For more detailed inspection, refer to pictures and captions. &#42


What to pay

Model: Massey Ferguson 3090/3095

Values relate to clean, genuine 4wd tractors on tyres that are 50% worn or less.

YearApprox Guide

hoursPrice (£)

M-plate150023,500

L-200022,000

K-250021,000*

J-300018,000

H-350017,000**

G-400015,000

F-450014,000

E-500013,000

D-550012,000

Values jump in 1990 (**) with the introduction of 3095 model, fitted with Perkins 1000- series engines.

The Dynashift semi-powershift gearbox option was added in 1992 (*).

For 40kph top speed, dealer simply swaps some gears around so it should not affect used values.

Chandlers says about 95% of 3090s were sold with 4wd. So, again, dont expect to pay extra to drive all wheels on used models.


Model: Massey Ferguson 3090

&#8226 Engine: 107hp naturally aspirated six-cylinder.

&#8226 Max torque: 378Nm @ 1400rpm.

&#8226 Transmission: Synchromesh gearbox with reverse shuttle. Option of either 16F/16R or 32F/32RR speeds.

&#8226 Pto: Interchangeable 6- and 21-spline to give 540 and 1000rpm. Electro-hydraulic engagement.

&#8226 Rear lift capacity (at link ends): 4.8t.

&#8226 Standard tyres: 13.6R28 fronts, 18.4R38 rears.

&#8226 Weight: 4.4t.

* Main change on 3095 model (introduced in 1990) was fitting of Perkins 1000-series engine. Claimed benefits were 8% less fuel use and 11% increase in max torque. Horsepower remained the same.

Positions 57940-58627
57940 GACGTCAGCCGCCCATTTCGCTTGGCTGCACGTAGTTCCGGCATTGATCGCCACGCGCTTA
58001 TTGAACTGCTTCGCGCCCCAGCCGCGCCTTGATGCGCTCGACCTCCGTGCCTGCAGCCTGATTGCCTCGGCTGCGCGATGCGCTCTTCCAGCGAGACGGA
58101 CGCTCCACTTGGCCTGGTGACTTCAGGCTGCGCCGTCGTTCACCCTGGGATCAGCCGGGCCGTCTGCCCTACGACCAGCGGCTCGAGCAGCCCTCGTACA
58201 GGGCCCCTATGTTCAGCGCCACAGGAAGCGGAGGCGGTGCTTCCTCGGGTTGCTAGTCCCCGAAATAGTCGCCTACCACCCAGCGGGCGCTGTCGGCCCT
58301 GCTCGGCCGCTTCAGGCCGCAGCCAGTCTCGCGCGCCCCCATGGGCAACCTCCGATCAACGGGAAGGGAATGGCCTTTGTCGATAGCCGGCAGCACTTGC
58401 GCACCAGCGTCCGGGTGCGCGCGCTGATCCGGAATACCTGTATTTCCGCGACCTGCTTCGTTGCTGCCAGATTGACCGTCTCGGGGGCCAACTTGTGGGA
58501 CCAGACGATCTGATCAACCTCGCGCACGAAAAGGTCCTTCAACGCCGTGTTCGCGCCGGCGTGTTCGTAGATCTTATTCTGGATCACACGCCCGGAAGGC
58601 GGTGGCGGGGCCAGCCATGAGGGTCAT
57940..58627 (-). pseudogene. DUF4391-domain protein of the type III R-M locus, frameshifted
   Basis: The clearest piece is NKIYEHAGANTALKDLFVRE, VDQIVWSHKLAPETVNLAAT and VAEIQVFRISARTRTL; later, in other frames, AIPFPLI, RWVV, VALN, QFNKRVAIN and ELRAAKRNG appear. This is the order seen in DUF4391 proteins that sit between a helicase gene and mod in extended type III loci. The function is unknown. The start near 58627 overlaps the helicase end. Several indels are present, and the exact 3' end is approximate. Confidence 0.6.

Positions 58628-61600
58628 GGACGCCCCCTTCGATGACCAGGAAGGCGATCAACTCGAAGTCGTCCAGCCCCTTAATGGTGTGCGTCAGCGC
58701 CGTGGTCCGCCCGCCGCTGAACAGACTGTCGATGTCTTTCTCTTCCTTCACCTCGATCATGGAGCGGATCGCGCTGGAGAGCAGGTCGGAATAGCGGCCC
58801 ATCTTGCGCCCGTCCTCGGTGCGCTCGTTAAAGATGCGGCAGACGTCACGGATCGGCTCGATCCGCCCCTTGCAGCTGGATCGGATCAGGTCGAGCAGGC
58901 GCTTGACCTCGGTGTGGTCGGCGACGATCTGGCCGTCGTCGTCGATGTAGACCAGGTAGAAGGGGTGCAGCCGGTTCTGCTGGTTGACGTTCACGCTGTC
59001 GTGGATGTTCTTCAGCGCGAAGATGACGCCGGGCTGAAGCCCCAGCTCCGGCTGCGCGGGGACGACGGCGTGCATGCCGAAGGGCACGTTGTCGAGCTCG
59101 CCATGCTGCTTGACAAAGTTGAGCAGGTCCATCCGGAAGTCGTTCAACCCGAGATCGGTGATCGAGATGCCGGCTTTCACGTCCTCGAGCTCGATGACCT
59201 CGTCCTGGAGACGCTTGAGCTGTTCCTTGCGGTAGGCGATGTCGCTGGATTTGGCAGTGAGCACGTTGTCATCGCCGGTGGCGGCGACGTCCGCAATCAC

Easily removable side panels give little excuse for poor maintenance. Unfortunately, it also means easy access for undesirables so check both batteries are in place. Shiny starter motor suggests retro item, but this should not be a problem.

Below: Moving around to the rear end, check lower link arms and hitch for slop fore and aft. If the pick-up hook looks worn, investigate further because it suggests a life of heavy hauling.

Above: Run your fingers along the base of the door. If rust is going to be a problem, this is the first place to look. Otherwise this cabin interior is in fine fettle – no damage to trim or seat, and all knobs and switches are in place. It has obviously been home to a house-proud former resident.

Oil is black, as it should be. Creamy water-in-oil colour is rarely found in the dry liner-equipped Perkins motor. If it is, worry. Use of genuine MF oil filter hints at owner not prepared to skimp on maintenance.

Clock tally is cause for concern. Tractor is more likely to have done 3000 hours than the 134 shown. Clocks do pack up, though, which is probably what happened here. Quizzing previous owner should set the mind at rest; he may even have kept the original clock.

Make sure the spare pto shaft is somewhere on the tractor, either in the cab or in-step mounted toolbox. Shafts have a nasty habit of walking and a replacement six-spline will set you back £116.

This five-year-old H-plate MF3090 is a particularly tidy example. All panels are in place, mirrors are intact and there are no obvious lubricant leaks. What may seem superficial observations are useful indicators of past care.

Right: Turn steering wheel to expose front axle universal joints; excessive wear tends to occur on base pivot. Note tyre condition on this tractor which is probably still on its original Goodyear rears (40% worn). Newish Michelin Bib Xs (25% worn) on the front may be result of swapping duals around.